The large Celtic cross tattooed on the small of Amy Bonde’s back testifies to how she sees Jesus Christ as her “lover.”

The Hebrew letters encircling the young Vancouver woman’s ornate cross are from the spiritually erotic Bible chapter, The Song of Solomon. They read “I am my beloved’s, and he is mine.”

The sentiment captures Bonde’s desire to be in an intimate relationship with Jesus. The lanky 23-year-old, who wears bluejeans and black platform shoes, is one of a growing subculture of evangelical Christians who are flouting their religion’s straight-laced past and adorning their bodies with permanent religious tattoos.

In a room at Vineyard Christian Fellowship in Langley — which shakes on Friday nights with free-spirited rock-gospel music and about 150 young people speaking in the ecstatic language called glossolalia — Peter Davyduck, a burly 24-year-old with a hedgehog haircut, shows the tattoo on his ankle.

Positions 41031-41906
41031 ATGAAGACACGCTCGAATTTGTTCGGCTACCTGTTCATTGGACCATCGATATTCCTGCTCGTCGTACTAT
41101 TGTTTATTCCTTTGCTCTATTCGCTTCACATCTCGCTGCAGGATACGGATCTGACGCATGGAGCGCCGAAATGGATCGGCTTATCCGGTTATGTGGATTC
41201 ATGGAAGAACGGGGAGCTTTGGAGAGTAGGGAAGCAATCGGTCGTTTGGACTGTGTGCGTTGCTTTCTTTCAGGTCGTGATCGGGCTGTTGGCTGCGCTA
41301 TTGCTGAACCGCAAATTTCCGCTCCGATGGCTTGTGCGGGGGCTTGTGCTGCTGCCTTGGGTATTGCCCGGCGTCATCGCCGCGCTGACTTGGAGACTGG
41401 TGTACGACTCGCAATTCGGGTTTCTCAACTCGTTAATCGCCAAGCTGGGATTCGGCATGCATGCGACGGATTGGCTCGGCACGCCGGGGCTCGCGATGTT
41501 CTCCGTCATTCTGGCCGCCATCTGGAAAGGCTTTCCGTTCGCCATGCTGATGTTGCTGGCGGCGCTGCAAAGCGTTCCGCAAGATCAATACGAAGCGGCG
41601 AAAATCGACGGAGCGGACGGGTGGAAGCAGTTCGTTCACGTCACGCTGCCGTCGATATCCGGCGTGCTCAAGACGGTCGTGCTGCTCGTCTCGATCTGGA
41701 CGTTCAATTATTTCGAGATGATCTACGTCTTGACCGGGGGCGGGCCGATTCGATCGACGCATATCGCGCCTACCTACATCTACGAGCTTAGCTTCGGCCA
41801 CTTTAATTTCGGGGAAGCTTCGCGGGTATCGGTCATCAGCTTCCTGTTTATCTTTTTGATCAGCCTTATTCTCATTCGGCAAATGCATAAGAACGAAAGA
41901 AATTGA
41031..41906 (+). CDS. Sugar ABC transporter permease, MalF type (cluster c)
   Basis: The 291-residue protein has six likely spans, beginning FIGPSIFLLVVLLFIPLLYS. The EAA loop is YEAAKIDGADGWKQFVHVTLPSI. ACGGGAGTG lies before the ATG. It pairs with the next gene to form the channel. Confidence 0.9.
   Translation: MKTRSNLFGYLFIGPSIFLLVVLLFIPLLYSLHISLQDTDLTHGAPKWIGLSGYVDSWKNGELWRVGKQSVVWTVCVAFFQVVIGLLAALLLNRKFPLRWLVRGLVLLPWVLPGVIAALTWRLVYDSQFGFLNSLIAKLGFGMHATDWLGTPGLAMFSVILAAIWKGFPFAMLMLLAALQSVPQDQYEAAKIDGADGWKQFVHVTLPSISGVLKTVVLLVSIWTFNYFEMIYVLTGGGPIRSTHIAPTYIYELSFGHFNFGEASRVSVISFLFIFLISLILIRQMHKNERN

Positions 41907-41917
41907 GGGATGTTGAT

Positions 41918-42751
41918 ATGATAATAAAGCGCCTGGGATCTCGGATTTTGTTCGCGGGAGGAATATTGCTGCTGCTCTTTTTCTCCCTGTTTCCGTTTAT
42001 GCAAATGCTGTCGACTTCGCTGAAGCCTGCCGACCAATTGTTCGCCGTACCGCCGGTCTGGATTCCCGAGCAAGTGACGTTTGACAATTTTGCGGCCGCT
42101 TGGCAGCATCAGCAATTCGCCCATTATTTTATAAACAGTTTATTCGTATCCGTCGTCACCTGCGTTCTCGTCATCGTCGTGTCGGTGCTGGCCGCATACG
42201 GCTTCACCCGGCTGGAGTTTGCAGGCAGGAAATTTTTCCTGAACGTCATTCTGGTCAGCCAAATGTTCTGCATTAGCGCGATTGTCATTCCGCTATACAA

It is a stylized version of the word “SIN.”

To Davyduck, it is his way of reminding judgmental Christians that everyone is a sinner and should be accepted in spite of it. Christians, Davyduck says, don’t have to live in guilt behind “white picket fences.” They are freed by Jesus Christ, he says, to be creative, expressive human beings.

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